Looking Ahead: The European Union’s Energy Poverty Crisis

EnergyPoverty scaled

Energy poverty is a rising crisis in Southern Europe, especially in Bulgaria, where more than a quarter of the population can not afford to heat their homes. This is the highest level throughout Europe – followed by Lithuania and Cyprus. The ongoing COVID-19 pandemic has only exacerbated this pre-existing problem, making it even more challenging for people to meet and afford their energy needs. With significant global attention drawn to this critical situation, it is essential to reflect on the European Union’s (EU) role in curtailing the problem. 

The EU is a unique governing body with distinct challenges facing its 27 member states. Caused by a combination of factors – including low income, high energy prices, inefficient technologies, and poorly insulated buildings – energy poverty highlights one underlying problem the EU faces: finding common understanding within a diverse union. The differing interpretations of energy poverty and the lack of an accepted metric for identifying vulnerable consumers have led to inadequate and fragmented protection across the EU. A shared understanding would support recognizing the problem in EU member states and allow for proper coordination to sufficiently address the issue. 

With the EU’s fractured response to the crisis, the Fund for European Aid to the Most Deprived (FEAD) aims to provide assistance and social services to the energy-poor. In 2020, more than 15 million Europeans benefited from food aid and other materials thanks to the FEAD fund – totaling over €3.8 billion from 2014-2020. The services provided ease family budgets so that people can direct their earnings towards their other critical necessities, most importantly, energy and electricity. The FEAD’s work will continue with increased support from the European Social Fund – an organization that contributes to the EU’s social policies and provides critical structural reforms.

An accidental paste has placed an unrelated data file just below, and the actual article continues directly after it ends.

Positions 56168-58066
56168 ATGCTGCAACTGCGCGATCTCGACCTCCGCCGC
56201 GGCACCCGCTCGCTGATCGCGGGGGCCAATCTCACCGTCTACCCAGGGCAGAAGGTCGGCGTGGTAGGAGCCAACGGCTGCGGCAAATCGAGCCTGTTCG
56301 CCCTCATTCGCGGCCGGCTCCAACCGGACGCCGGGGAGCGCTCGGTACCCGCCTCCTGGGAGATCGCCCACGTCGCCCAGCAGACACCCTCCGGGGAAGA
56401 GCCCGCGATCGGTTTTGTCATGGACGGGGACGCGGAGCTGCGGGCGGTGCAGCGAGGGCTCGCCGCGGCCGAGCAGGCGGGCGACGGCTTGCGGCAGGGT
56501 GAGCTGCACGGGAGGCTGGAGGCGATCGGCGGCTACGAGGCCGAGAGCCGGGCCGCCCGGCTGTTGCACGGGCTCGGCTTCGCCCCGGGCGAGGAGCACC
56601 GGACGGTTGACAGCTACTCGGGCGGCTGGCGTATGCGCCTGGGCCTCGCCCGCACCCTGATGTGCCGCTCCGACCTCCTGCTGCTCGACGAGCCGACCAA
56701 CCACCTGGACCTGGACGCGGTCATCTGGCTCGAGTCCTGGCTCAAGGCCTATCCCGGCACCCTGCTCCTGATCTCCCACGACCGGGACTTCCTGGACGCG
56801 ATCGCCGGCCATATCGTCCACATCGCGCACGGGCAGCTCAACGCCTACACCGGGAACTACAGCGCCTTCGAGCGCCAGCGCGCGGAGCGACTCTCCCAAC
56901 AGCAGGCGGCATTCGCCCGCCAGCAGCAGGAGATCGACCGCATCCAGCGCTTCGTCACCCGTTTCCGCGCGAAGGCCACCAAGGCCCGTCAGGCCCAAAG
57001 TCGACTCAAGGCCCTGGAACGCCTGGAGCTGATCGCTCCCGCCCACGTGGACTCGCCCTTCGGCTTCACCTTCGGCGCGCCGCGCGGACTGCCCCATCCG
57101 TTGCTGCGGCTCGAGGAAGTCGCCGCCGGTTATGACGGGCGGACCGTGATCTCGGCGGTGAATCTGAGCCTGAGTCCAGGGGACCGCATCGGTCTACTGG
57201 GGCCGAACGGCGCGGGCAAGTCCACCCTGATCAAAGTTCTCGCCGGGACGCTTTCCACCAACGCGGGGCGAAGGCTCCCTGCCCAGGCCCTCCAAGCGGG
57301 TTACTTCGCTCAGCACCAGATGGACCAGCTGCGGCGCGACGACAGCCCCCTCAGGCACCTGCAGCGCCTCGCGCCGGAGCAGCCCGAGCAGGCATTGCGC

The energy poverty crisis has only recently gained recognition from the EU. By establishing implementable measures to lower fuel prices – including emergency income support and tax reductions – the EU is currently working to drive cohesive action among member states. Through collective government action and the work of organizations like the FEAD, energy poverty reduction is achievable.


Works Cited

Bouzarovski, Stefan, Saska Petrova, and Robert Sarlamanov. “Energy Poverty Policies in the EU: A Critical Perspective.” Energy Policy 49 (2012): 76–82. https://doi.org/10.1016/j.enpol.2012.01.033. 

“Energy Poverty.” Energy. Accessed April 12, 2022. https://energy.ec.europa.eu/topics/markets-and-consumers/energy-consumer-rights/energy-poverty_en. 

“Fund for European Aid to the Most Deprived (FEAD).” Fund for European Aid to the Most Deprived (FEAD) – Employment, Social Affairs & Inclusion – European Commission. Accessed April 12, 2022. https://ec.europa.eu/social/main.jsp?catId=1089. González-Eguino, Mikel. “Energy Poverty: An Overview.” Renewable and Sustainable Energy Reviews 47 (2015): 377–85. https://doi.org/10.1016/j.rser.2015.03.013.

Author

abby.schnabel@yale.edu